Tag along rights aren't always useful for the company's management or majority shareholders. These rights could make it more difficult to bargain for liquidation deals. If the investor is looking to buy a certain amount of shares and knows that they must buy minority shares as well, they might offer a different price or condition.

Also, if tag along rights exist, majority shareholders might gain control of a large part of the company if they buy minority shareholders' stock. This could cause management issues and uncertainty among the rest of the shareholders.

Instead of using tag along rights, the company can use preemptive rights, which allows investors to buy shares being offered for sale before third parties have the chance to grab any.

Examples of Using Tag Along Rights

Let us assume that Investor A holds 75 percent of the shares, while Investor B holds 25 percent. If Investor A sells his or her shares, the remaining 25 percent of the shares might lose value, and Investor B will lose money. Investor B will also have to deal with changes when a new entity owns the majority of the shares.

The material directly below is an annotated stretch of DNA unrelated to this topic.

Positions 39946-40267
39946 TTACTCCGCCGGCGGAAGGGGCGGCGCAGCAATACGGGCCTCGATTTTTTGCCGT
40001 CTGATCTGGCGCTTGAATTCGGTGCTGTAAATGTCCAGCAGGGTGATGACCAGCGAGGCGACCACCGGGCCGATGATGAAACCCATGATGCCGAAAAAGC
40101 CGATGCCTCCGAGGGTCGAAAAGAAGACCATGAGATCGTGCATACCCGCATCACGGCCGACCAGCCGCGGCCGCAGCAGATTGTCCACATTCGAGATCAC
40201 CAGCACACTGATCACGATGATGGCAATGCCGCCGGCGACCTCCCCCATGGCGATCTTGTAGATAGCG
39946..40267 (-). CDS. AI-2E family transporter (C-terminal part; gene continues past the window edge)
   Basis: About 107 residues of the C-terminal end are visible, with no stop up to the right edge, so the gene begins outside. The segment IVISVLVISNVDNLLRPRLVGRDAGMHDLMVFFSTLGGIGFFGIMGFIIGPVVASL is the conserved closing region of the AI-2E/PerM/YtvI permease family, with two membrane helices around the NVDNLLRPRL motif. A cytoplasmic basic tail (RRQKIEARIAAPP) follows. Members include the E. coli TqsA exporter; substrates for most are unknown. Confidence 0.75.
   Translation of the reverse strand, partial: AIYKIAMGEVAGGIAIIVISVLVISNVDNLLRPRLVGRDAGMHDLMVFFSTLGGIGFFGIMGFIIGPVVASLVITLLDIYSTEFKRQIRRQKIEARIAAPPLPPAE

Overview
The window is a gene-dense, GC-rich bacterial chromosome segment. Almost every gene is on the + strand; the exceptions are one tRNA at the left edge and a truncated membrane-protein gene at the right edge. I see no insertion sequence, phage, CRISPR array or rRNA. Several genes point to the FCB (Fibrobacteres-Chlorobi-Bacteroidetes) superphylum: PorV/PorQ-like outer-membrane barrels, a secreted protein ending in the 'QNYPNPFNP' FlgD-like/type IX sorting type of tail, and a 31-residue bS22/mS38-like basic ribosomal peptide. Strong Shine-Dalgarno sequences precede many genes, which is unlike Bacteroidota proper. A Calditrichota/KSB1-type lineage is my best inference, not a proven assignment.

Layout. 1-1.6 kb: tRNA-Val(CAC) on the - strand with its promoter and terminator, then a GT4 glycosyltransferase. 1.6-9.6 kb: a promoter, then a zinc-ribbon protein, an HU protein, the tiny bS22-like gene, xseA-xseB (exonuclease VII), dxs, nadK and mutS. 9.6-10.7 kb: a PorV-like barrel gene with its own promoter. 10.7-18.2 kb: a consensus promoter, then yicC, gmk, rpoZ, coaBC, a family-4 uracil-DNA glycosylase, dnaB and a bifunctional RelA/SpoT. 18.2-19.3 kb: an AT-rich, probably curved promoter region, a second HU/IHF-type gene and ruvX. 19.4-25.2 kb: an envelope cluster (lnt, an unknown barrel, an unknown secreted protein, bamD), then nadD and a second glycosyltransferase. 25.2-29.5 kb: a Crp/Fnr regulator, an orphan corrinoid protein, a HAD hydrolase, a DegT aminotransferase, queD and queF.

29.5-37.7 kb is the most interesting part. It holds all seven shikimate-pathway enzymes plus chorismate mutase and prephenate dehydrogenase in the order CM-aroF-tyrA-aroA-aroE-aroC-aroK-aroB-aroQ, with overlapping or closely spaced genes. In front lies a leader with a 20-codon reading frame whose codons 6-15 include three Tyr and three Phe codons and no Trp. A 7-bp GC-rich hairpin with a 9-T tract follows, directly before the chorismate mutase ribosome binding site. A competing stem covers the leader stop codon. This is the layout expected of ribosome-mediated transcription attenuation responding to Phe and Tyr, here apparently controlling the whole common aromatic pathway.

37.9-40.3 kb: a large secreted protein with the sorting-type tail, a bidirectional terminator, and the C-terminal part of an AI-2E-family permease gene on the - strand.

With tag along rights, Investor B can sell his or her shares at the same price as Investor A and get the same return on the investment. If the person or company buying the majority shares does not offer to buy the remaining 25 percent of the shares, that breaks the tag along rights agreement.

Common Mistakes

Not clarifying the terms of tag along rights is one of the main mistakes. The company needs to define exactly what a majority stakeholder is. In some cases, this is defined as 51 percent, but this must be clearly stated in the shareholder contract.

Tag along rights often only apply to particular types of shares. This means that while all shareholders might assume that they are getting the same deal as the majority stakeholder, this is not the case.

When the limited liability company has a complicated ownership structure, it is necessary to determine crossclass tag-along rights as well. This will increase the dependency of shareholders and cut the risk of one sale disadvantage to the rest of the investors.